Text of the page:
In Romans, Paul uses the symbolism of Christian baptism to illustrate this parallel dying between the believer and Christ: we “were baptized into his death” (Romans 6:3). When we accept Jesus Christ as the Lord of our lives and trust Him for salvation, we are killing off any claims and rights we have to live the way we please. We are “dead indeed unto sin” (Romans 6:11), and the pursuit of sinful desires is no longer the controlling factor of our lives. Instead, we are made alive by a new presence in our souls: Christ living in us (compare Galatians 5:24; 6:14).

    How can Paul do anything but offer his life in submissive service when he realizes that Christ loved him so much that He died for him? Christ gave His life for helpless sinners. Should we not give our lives back to Him in service?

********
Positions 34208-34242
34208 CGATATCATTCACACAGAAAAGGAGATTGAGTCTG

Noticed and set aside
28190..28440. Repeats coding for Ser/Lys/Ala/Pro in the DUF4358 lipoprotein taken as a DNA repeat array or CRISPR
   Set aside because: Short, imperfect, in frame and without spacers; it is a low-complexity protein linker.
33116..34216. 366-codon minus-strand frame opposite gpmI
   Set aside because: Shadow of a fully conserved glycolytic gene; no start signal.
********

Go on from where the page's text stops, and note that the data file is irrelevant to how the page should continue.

When we reach this point, the Judaizing questions about law and sin begin to seem trivial. The Christian life is not a matter of how well we keep the rules. It is a matter of ongoing submission to the will of God, serving Him with all we do and say.

6. What did Paul mean by not wanting to “frustrate the grace of God”? (Galatians 2:21)

    Paul summarizes dramatically. If the claims of the Judaizers are correct—that we gain a right standing before God by keeping the rules of the law—then there was no reason for Christ to die. If the Judaizers are right, then the central message of the gospel is rendered ineffective, and all things Christian revert back into the legalism of Judaism.